My husband Pants is the kindest, gentlest human being around. He’s soft around the edges and usually lets me win when we argue. He never speaks poorly of people and always chalks up bad decisions made by friends and family to “perhaps they’re just having an off day”.

I’m the hot head, not him. I’m the blurter, the impatient one. The one who yells when we get cut off in traffic. The one with the quick trigger finger to point out little injustices in the world. Not him.

Not my Pants.

We had just finished a meeting with a client we both share (an excuse to see each other during the workday), and we were walking back to Pants’ parking garage. It was about 30 degrees outside (unacceptable weather for California) and Pants noticed that I had left my coat in my office. Being the perfect gentleman, he whipped off his wool coat and draped it over my shoulders. We strolled hand in hand (are you getting a little nauseous over the happy couple crap? Good, because it’s about to end).

As we approached his office building, Pants stopped walking. He motioned me to stop too. This is where I became irritated. My nose was getting frost bite.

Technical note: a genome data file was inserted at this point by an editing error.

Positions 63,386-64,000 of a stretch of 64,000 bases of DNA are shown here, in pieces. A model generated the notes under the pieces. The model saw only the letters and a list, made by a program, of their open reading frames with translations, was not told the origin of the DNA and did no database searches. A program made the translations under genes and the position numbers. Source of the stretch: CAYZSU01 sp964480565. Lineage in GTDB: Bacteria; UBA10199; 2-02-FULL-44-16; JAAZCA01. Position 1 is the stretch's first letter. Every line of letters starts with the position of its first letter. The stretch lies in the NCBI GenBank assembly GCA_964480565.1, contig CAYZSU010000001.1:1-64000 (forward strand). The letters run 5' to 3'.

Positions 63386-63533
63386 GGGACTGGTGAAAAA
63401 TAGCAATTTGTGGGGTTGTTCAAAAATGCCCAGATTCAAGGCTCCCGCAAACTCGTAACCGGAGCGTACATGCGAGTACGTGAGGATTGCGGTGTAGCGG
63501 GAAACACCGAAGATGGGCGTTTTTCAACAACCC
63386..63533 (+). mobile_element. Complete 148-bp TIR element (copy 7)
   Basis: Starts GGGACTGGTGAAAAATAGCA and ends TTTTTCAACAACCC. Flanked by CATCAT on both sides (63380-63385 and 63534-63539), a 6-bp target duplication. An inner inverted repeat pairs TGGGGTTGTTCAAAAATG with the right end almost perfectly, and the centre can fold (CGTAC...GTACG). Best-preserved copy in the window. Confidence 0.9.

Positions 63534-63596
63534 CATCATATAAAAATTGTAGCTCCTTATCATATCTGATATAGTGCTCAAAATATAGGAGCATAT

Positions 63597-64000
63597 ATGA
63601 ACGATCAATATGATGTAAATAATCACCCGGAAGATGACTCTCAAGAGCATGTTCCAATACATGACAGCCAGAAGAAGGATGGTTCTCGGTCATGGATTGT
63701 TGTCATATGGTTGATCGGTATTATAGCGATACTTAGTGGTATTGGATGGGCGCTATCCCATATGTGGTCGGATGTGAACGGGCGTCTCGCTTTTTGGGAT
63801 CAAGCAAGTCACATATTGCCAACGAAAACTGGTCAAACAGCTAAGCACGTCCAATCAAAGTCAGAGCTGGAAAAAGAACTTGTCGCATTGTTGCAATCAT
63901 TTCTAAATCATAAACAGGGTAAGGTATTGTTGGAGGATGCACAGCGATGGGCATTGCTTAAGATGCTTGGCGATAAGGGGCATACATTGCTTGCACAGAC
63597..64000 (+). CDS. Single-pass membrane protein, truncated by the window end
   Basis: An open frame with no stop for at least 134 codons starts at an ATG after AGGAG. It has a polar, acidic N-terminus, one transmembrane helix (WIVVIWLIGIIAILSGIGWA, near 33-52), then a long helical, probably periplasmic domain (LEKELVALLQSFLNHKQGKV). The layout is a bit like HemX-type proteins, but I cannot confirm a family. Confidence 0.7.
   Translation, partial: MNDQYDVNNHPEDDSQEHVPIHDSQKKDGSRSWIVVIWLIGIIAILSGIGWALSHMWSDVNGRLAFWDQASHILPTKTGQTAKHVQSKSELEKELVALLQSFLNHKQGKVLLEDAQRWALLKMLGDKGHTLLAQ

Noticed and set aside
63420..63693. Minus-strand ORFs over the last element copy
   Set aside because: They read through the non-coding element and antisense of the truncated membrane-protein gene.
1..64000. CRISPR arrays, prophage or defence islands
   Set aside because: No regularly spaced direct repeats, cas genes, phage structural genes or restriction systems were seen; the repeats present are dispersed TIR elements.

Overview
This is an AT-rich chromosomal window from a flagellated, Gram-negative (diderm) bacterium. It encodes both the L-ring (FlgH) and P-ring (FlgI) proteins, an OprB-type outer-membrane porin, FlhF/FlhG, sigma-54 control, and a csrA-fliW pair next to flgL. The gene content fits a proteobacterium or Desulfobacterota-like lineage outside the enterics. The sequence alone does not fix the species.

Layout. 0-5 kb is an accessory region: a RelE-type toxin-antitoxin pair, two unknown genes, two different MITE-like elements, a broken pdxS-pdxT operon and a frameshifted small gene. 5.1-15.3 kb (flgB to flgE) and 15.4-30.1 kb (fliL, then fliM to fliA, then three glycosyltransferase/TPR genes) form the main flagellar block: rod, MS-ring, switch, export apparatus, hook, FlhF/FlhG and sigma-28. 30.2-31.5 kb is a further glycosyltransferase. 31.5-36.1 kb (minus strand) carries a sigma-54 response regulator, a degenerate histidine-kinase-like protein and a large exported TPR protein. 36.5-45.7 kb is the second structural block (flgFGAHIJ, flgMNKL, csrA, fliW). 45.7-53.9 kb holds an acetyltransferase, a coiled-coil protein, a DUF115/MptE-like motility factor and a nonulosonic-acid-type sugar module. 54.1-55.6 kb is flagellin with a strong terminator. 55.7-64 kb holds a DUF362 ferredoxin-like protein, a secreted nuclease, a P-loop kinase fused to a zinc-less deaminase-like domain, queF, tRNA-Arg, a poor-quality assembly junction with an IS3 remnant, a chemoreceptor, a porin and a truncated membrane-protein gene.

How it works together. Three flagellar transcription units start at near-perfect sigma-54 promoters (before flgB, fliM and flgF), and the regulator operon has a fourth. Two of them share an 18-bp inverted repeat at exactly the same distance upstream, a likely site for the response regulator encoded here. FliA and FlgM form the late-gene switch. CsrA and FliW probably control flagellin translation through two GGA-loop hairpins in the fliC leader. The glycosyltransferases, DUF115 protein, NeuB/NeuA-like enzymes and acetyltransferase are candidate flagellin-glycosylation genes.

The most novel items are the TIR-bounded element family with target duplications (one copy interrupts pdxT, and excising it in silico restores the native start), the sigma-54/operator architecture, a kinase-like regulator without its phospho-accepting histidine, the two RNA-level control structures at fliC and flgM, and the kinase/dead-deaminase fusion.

“Look over there.” He pointed to a dog getting ready to drop a load on the lawn across the street. I wondered out loud why we were watching a dog take a crap.

The dog belonged to a police officer who was standing next to him while he shat (real word, look it up). “Good boy,” the officer said.

Pants mumbled something about betting that the officer wouldn’t clean up after his dog and wanted to see if he was right. I was mildly amused.

After several seconds of us staring at this squatting dog while we shivered in the cold, the officer took his leash out of his pocket, clipped it to the dog’s collar and walked away.

And it went downhill from there.

“HEY!” Pants yelled.. loudly.

This is when I took off in a full arm pumping sprint in my three inch high heeled boots, heading straight for the entrance of Pants’ office building. But before I reached the door, I heard another, “HEY!”

As I crouched down behind a raised concrete planter box outside the front door, I felt like I was in the middle of a bad cop movie.

The officer answered, “yeah?”, slightly annoyed at the fact that some yahoo in a business suit is yelling at him.